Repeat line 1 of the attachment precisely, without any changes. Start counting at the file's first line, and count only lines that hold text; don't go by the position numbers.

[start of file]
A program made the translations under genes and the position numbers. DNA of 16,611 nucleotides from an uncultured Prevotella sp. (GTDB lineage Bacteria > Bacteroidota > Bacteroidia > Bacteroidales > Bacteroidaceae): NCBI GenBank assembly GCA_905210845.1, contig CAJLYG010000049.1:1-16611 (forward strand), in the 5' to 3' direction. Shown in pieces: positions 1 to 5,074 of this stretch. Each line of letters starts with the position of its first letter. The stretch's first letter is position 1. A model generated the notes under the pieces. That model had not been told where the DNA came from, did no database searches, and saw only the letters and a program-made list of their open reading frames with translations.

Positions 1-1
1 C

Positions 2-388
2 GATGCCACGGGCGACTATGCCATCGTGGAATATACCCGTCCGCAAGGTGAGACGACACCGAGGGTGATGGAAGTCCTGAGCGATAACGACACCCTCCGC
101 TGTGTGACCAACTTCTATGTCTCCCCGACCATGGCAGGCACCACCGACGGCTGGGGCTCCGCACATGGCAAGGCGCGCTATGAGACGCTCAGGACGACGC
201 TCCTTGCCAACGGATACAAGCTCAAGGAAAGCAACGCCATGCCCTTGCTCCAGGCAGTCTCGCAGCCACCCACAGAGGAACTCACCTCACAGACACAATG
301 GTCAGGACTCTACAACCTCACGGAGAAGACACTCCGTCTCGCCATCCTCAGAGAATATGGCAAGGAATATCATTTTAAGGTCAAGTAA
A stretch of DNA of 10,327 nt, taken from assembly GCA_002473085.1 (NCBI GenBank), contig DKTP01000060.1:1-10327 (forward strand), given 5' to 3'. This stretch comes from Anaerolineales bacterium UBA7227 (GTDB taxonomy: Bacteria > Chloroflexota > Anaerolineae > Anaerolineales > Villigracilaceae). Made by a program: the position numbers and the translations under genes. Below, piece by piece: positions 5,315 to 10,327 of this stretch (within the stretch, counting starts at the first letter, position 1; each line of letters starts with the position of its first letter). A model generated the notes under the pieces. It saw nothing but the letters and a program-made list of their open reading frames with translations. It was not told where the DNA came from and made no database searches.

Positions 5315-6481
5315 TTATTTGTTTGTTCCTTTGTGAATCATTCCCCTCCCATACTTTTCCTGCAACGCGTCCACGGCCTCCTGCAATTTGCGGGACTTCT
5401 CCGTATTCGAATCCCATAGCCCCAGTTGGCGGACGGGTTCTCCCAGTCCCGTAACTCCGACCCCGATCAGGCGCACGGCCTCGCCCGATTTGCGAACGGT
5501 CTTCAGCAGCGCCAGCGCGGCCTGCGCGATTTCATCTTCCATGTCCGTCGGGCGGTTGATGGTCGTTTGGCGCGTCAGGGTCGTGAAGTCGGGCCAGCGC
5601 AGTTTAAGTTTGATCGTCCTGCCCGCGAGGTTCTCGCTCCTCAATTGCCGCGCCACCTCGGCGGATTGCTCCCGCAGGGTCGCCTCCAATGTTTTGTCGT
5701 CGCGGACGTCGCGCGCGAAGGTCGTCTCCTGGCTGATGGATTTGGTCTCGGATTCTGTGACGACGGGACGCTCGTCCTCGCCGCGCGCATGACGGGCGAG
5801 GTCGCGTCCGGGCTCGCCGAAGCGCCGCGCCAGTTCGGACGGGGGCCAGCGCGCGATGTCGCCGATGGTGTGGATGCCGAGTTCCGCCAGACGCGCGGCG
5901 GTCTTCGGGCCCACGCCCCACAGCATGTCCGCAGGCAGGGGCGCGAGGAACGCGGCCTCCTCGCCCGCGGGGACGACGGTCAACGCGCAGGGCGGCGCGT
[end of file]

A program made the translations under genes and the position numbers. DNA of 16,611 nucleotides from an uncultured Prevotella sp. (GTDB lineage Bacteria > Bacteroidota > Bacteroidia > Bacteroidales > Bacteroidaceae): NCBI GenBank assembly GCA_905210845.1, contig CAJLYG010000049.1:1-16611 (forward strand), in the 5' to 3' direction. Shown in pieces: positions 1 to 5,074 of this stretch. Each line of letters starts with the position of its first letter. The stretch's first letter is position 1. A model generated the notes under the pieces. That model had not been told where the DNA came from, did no database searches, and saw only the letters and a program-made list of their open reading frames with translations.